“Ma’aser Shay’nee–The Second Tithe”
(updated and revised from Bechukotai 5763-2003)

by Rabbi Ephraim Z. Buchwald

Toward the very end of this week’s parasha, parashat Bechukotai, we learn the law of מַעֲשַׂר שֵׁנִי –Ma’aser Shay’nee, the Second Tithe.

The Torah, in Leviticus 27:30, states: וְכָל מַעְשַׂר הָאָרֶץ מִזֶּרַע הָאָרֶץ מִפְּרִי הָעֵץ לַהשׁם, הוּא קֹדֶשׁ לַהשׁם, And any tithe of the seed of the land, of the fruit of the tree, belongs to G-d, it is holy to G-d. Rashi explains that this verse refers to the giving of “Ma’aser Shay’nee”–the Second Tithe.

After the Terumah Gedolah (the heave offering of the grain, wine and oil) is given to the Cohen, and the “First Tithe” is separated and given to the Levite, a second tithe–10% of the remaining crop of grain, oil and wine, is separated during the first, second, fourth, and fifth years of the seven-year Sabbatical cycle. The Second Tithe must be eaten in Jerusalem or redeemed for money which is required to be used in Jerusalem to purchase either food or offerings. During the third and sixth years of the Sabbatical cycle, that second tithe was designated as מַעְשַׂר עָנִיMa’aser Ah’nee, the Tithe for the Poor, instead of being designated for Jerusalem.

The Sefer Ha’Chinuch  and the Radbaz explain that most people’s places of residence are usually determined by how they make a living. While it is always desirable for Jews to spend their entire lives in the proximity of great academies of learning, such as Jerusalem, where people could continually develop their spiritual and intellectual potential, it is not always practical or possible.

In an agricultural society, like ancient Israel, it often meant living away from the center of religious and intellectual activity, far from Jerusalem. As a result of the Jewish community being dispersed, many Jews had no direct access to intensive Jewish educational facilities, which, of course, could have dire implications. To remedy this situation, the Torah commanded that the Second Tithe, as well as the tithe of the herd or the flock, and the fourth-year fruits of a new tree, must be brought to Jerusalem. These visits to Jerusalem made it likely that even farmers and members of their families who lived great distances from Jerusalem would spend significant amounts of time in Jerusalem, engaging in intensive study there and deriving much religious inspiration from their visits. They would then return to their communities and benefit their neighbors with their newly acquired Torah knowledge. (Based on The Mitzvot–The Commandments and their Rationale, by Abraham Chill.)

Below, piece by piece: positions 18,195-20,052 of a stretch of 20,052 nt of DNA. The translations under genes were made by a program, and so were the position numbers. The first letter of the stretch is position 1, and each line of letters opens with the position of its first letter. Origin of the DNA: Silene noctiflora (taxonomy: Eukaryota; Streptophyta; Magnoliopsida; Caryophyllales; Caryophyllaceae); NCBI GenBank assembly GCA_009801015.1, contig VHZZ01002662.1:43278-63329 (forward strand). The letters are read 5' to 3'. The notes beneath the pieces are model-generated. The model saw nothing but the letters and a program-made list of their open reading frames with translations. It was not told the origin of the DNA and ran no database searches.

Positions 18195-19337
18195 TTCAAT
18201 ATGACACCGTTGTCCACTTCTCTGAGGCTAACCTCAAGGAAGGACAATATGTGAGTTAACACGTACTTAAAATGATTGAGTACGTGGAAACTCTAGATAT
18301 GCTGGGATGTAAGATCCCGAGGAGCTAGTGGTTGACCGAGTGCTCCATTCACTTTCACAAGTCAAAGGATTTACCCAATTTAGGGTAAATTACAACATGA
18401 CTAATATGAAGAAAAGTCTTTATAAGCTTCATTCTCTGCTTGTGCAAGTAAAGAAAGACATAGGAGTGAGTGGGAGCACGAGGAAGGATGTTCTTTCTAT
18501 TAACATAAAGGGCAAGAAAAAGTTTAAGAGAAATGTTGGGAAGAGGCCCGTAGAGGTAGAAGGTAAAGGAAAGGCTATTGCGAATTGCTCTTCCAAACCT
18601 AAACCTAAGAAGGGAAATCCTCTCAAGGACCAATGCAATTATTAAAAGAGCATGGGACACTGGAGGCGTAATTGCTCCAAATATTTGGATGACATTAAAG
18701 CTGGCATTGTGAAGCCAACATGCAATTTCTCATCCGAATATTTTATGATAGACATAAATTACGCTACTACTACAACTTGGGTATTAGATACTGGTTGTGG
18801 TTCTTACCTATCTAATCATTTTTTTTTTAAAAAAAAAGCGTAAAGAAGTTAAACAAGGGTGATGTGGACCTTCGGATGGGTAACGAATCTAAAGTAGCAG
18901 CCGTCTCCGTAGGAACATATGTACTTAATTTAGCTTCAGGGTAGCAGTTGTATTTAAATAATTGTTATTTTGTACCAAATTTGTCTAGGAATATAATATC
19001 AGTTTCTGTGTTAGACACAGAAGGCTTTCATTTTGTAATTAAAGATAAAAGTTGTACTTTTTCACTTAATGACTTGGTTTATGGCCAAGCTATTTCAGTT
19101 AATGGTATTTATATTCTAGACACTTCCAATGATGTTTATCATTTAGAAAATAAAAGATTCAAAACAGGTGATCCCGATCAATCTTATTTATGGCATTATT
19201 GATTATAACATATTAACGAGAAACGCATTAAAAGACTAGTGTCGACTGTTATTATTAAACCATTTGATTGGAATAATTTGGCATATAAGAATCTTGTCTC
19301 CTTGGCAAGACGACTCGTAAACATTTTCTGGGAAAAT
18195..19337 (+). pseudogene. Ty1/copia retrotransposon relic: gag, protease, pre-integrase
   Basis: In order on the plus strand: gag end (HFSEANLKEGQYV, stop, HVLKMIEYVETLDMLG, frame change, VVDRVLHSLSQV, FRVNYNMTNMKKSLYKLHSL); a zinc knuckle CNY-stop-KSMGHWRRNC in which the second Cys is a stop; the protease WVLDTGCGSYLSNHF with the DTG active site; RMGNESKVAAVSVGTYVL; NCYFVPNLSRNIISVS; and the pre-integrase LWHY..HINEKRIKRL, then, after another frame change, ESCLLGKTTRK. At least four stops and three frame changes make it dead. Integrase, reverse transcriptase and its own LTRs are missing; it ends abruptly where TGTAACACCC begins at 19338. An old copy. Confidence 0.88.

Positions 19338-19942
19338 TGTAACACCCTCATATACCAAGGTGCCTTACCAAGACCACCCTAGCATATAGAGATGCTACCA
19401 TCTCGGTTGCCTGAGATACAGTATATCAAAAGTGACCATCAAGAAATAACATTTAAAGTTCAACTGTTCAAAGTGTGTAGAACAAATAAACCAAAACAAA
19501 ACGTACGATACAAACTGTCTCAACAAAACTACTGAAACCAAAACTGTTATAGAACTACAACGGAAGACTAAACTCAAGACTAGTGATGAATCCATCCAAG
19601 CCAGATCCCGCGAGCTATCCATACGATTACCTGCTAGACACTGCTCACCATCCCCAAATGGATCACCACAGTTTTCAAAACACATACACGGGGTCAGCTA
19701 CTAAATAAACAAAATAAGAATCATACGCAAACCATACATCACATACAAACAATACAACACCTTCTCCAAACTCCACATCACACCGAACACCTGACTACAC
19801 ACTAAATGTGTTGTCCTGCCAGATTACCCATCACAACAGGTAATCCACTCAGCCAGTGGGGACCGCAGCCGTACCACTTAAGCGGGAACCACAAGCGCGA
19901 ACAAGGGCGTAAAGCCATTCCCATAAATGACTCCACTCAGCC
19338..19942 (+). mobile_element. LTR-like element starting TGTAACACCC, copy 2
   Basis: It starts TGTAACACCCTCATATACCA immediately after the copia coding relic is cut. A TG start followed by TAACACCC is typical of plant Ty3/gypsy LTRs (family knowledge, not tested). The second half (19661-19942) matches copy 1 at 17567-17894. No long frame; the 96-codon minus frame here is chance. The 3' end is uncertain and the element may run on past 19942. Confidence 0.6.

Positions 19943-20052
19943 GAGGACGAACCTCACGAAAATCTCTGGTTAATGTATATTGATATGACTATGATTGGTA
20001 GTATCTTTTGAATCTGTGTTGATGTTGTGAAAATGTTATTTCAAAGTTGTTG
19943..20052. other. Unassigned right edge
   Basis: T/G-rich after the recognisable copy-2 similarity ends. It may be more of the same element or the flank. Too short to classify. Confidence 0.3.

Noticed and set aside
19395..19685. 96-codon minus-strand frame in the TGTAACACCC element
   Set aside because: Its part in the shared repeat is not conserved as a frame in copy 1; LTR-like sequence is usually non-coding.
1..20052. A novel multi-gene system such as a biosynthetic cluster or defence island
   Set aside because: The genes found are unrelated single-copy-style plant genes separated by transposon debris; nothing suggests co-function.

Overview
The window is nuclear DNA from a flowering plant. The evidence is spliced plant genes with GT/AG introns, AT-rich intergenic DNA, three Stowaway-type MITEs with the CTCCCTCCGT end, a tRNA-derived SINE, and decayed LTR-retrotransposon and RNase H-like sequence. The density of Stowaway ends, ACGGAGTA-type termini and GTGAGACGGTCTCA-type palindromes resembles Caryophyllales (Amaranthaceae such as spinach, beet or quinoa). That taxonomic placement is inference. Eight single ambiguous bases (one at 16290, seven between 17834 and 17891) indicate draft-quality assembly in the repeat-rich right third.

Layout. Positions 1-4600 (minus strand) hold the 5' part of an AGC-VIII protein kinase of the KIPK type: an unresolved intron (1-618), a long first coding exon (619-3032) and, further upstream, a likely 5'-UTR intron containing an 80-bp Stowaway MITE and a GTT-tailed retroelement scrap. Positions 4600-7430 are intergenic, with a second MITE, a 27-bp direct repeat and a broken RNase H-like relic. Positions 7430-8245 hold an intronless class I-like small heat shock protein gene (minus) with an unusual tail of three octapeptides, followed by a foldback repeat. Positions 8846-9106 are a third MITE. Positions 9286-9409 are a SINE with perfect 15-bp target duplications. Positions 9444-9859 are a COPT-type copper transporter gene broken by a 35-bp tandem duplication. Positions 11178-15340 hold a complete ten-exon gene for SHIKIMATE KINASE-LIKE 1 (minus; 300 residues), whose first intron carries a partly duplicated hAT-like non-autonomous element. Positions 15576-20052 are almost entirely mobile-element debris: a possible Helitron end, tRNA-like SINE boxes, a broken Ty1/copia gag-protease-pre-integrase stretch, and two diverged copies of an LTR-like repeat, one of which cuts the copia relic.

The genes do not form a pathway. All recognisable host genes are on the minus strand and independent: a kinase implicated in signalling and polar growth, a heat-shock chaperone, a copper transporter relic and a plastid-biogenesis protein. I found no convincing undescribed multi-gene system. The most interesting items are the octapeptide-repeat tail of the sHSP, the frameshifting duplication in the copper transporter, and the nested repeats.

Clearly, Jerusalem was the religious citadel of the people of Israel and the seat of the most important religious and Jewish educational institutions. Because every Jew had to come to Jerusalem, not only on the three major pilgrim festivals each year, but also to redeem their second tithes and their new fruits, Jews not only spent considerable time in Jerusalem, but also expended significant amounts of money in the Holy City. Thus, in addition to exposing large numbers of Jews to the religious and educational environment of Jerusalem, the visits also provided significant economic resources for Jerusalem–economic contributions that also served to support Jewish education, and the clergy of Israel–the Cohanim, and the teachers.

It is quite remarkable that, already 3,000 years ago, the Torah recognized the primacy of Jewish education. Jerusalem, which served as the spiritual center and the educational hub of Israel, needed to be seen as the peoples’ foremost charitable priority. Firmly establishing this priority in the earliest stages of the peoples’ history, set the tone for the Jewish people’s survival and success during the millennia to come. Jewish education was not to be seen as a luxury for only the children of the rich, or only for gifted children. From its earliest days of nationhood, the Jewish people were told that, but for issues of life and death, Jewish education was to be the Jewish peoples’ foremost concern and the most important charitable priority of our people.

It is this simple, rather modest statute, to “bring the tithe of the land” to Jerusalem, that has guaranteed Jewish continuity and Jewish future.

It may sound like a simple verse, but it has truly proven to be the “elixir of life” for the Jewish people.

May you be blessed.